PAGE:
• Add the noodles, cloud ears, and egg strips and stir-fry (mixing well) for 1 to 2 minutes. The noodles will change from stiff, white, and wiry to clear, soft, and curly. As soon as they've transformed and all ingredients are well combined, turn the filling out into a large bowl and let cool to room temperature.
  • Gently separate the spring roll wrappers. Place 1 wrapper, smooth side down, on a work surface; cover the remaining wrappers with a dampened paper towel while you work. Position the wrapper with a point toward you. Place a heaping spoonful of the filling in the center half pf the diamond that is closest to you. Shape the filling into a log about 3-inches long. Fold the wrapper point closest to you up, over, and around the filling. Begin to roll the wrapper and, when you've rolled halfway to the top point, fold the right and left sides in toward the middle. Keep rolling. When you reach the top point, moisten it with water and seal the roll like an envelope. Set the roll aside on a tray with the seam side down.
  • Continue rolling until all the filling is used up. Space the rolls so that they are not touching and separate the layers with plastic wrap.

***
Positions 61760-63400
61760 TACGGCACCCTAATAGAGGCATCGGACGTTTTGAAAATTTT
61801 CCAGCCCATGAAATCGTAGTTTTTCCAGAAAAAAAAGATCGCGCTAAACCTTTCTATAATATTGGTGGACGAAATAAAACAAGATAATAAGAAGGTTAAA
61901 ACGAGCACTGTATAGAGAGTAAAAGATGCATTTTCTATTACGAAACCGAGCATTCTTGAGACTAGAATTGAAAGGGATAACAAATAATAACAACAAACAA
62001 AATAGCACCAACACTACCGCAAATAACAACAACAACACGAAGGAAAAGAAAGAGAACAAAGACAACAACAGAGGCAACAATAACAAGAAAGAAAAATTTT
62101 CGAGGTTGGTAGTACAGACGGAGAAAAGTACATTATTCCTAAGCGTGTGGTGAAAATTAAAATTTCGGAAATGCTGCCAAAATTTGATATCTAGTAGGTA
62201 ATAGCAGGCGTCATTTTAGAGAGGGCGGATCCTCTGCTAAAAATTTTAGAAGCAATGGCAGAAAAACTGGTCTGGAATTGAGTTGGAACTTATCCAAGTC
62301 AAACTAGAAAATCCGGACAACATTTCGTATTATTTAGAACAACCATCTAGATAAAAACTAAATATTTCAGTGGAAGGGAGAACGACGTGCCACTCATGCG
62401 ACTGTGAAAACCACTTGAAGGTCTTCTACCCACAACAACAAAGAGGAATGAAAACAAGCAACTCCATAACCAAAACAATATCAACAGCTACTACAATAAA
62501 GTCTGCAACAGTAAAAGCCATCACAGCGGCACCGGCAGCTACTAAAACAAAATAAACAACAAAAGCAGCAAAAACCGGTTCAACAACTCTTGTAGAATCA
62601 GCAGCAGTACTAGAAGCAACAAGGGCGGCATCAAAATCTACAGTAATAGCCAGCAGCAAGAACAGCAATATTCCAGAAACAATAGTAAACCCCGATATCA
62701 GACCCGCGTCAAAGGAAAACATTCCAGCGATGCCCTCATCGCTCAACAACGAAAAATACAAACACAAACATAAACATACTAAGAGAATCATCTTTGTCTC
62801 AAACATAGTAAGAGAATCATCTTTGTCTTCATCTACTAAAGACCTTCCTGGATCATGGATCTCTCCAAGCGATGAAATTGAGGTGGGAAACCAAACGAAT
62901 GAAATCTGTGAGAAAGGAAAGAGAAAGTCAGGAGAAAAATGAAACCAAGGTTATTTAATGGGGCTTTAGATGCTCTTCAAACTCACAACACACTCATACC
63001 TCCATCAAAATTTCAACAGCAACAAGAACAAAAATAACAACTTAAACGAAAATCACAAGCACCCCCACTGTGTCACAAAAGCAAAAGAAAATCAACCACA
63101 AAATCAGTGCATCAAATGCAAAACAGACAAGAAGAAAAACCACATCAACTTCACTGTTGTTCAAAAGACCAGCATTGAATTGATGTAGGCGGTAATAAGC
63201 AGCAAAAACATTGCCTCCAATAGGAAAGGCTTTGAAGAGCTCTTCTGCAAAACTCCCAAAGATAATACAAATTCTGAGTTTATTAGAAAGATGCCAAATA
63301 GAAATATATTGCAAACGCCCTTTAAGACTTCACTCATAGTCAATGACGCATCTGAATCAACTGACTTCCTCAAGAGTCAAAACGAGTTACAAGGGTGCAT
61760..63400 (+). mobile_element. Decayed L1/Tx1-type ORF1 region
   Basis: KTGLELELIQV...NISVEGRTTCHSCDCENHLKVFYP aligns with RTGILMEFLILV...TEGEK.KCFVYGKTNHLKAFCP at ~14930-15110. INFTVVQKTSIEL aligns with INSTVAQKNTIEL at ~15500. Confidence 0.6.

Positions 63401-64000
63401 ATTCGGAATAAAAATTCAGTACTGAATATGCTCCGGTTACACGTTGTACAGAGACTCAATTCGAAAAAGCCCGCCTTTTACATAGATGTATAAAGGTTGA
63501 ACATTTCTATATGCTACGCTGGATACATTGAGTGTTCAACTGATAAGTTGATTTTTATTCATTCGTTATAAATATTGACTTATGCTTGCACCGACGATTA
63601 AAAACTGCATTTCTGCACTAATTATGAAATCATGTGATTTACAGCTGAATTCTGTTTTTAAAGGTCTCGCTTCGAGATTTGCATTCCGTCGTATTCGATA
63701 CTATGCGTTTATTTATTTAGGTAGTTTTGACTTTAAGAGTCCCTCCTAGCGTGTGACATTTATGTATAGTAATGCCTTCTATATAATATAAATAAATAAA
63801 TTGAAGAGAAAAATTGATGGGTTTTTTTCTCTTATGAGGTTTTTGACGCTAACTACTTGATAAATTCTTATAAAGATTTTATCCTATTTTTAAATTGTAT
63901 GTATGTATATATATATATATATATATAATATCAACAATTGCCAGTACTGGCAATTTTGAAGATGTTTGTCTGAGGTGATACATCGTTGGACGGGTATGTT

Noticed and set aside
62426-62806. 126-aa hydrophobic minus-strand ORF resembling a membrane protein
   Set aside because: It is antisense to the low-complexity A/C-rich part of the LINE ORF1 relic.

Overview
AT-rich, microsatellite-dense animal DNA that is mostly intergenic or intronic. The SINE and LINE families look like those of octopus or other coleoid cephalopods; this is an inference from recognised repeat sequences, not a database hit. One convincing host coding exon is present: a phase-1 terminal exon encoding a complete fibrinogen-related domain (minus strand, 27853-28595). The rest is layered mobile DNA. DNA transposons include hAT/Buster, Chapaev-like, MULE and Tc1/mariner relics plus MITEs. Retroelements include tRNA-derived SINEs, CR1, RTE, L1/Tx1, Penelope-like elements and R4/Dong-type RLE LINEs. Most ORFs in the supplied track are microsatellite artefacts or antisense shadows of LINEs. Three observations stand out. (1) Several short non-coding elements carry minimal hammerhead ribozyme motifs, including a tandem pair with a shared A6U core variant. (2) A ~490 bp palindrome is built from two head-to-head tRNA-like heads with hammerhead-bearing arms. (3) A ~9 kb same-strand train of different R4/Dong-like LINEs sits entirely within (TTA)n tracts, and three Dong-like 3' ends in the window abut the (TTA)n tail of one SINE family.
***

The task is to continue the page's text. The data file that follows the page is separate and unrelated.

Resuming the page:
• Pour the oil into a wok or deep, wide saucepan to a depth of 3-inches. Heat over medium heat to 350-375 degrees. Meanwhile, prepare a drain basket for the fried spring rolls by lining a colander with paper towels. Drop a tiny piece of wrapper into the wok. If it sizzles immediately, the oil is ready.
  • Carefully add a spring roll to the oil, it should sizzle and bubble at once. Add 2 more spring rolls and cook 3 at a time, turning occasionally and frying until golden brown, about 3 minutes.
  • Remove the spring rolls with a slotted spoon, hold them over the oil to drain for a few moments, and transfer to the prepared colander to drain. Place on a serving platter, garnish with cilantro, and serve with small saucers of dipping sauce.
Makes about 32 spring rolls.